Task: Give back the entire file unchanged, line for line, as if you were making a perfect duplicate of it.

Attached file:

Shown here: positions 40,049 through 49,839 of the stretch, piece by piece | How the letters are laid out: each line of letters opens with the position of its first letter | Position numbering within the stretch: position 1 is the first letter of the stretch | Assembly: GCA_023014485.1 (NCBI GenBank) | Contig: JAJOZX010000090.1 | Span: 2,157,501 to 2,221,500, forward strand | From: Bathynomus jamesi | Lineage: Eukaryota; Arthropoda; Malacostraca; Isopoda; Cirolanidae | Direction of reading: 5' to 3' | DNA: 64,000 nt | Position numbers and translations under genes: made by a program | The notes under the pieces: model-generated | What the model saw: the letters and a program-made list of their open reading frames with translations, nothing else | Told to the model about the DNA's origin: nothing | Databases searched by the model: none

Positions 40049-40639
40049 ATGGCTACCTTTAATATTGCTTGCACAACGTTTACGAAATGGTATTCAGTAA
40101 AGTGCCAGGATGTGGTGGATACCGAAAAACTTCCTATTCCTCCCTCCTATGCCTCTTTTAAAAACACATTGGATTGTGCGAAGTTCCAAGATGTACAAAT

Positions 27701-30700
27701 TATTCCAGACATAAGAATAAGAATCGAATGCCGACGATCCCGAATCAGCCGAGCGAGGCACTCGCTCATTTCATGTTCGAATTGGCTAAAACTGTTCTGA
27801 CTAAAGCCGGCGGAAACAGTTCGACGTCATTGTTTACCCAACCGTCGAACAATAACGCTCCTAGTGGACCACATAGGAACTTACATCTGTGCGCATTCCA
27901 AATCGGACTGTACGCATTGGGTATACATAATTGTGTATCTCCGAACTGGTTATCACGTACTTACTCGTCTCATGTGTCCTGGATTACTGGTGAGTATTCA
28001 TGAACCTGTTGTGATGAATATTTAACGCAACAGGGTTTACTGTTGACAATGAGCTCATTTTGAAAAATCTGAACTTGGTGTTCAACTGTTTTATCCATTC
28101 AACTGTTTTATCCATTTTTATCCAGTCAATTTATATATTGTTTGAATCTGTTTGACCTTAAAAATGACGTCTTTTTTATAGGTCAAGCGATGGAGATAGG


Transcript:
Shown here: positions 40,049 through 49,839 of the stretch, piece by piece | How the letters are laid out: each line of letters opens with the position of its first letter | Position numbering within the stretch: position 1 is the first letter of the stretch | Assembly: GCA_023014485.1 (NCBI GenBank) | Contig: JAJOZX010000090.1 | Span: 2,157,501 to 2,221,500, forward strand | From: Bathynomus jamesi | Lineage: Eukaryota; Arthropoda; Malacostraca; Isopoda; Cirolanidae | Direction of reading: 5' to 3' | DNA: 64,000 nt | Position numbers and translations under genes: made by a program | The notes under the pieces: model-generated | What the model saw: the letters and a program-made list of their open reading frames with translations, nothing else | Told to the model about the DNA's origin: nothing | Databases searched by the model: none

Positions 40049-40639
40049 ATGGCTACCTTTAATATTGCTTGCACAACGTTTACGAAATGGTATTCAGTAA
40101 AGTGCCAGGATGTGGTGGATACCGAAAAACTTCCTATTCCTCCCTCCTATGCCTCTTTTAAAAACACATTGGATTGTGCGAAGTTCCAAGATGTACAAAT

Positions 27701-30700
27701 TATTCCAGACATAAGAATAAGAATCGAATGCCGACGATCCCGAATCAGCCGAGCGAGGCACTCGCTCATTTCATGTTCGAATTGGCTAAAACTGTTCTGA
27801 CTAAAGCCGGCGGAAACAGTTCGACGTCATTGTTTACCCAACCGTCGAACAATAACGCTCCTAGTGGACCACATAGGAACTTACATCTGTGCGCATTCCA
27901 AATCGGACTGTACGCATTGGGTATACATAATTGTGTATCTCCGAACTGGTTATCACGTACTTACTCGTCTCATGTGTCCTGGATTACTGGTGAGTATTCA
28001 TGAACCTGTTGTGATGAATATTTAACGCAACAGGGTTTACTGTTGACAATGAGCTCATTTTGAAAAATCTGAACTTGGTGTTCAACTGTTTTATCCATTC
28101 AACTGTTTTATCCATTTTTATCCAGTCAATTTATATATTGTTTGAATCTGTTTGACCTTAAAAATGACGTCTTTTTTATAGGTCAAGCGATGGAGATAGG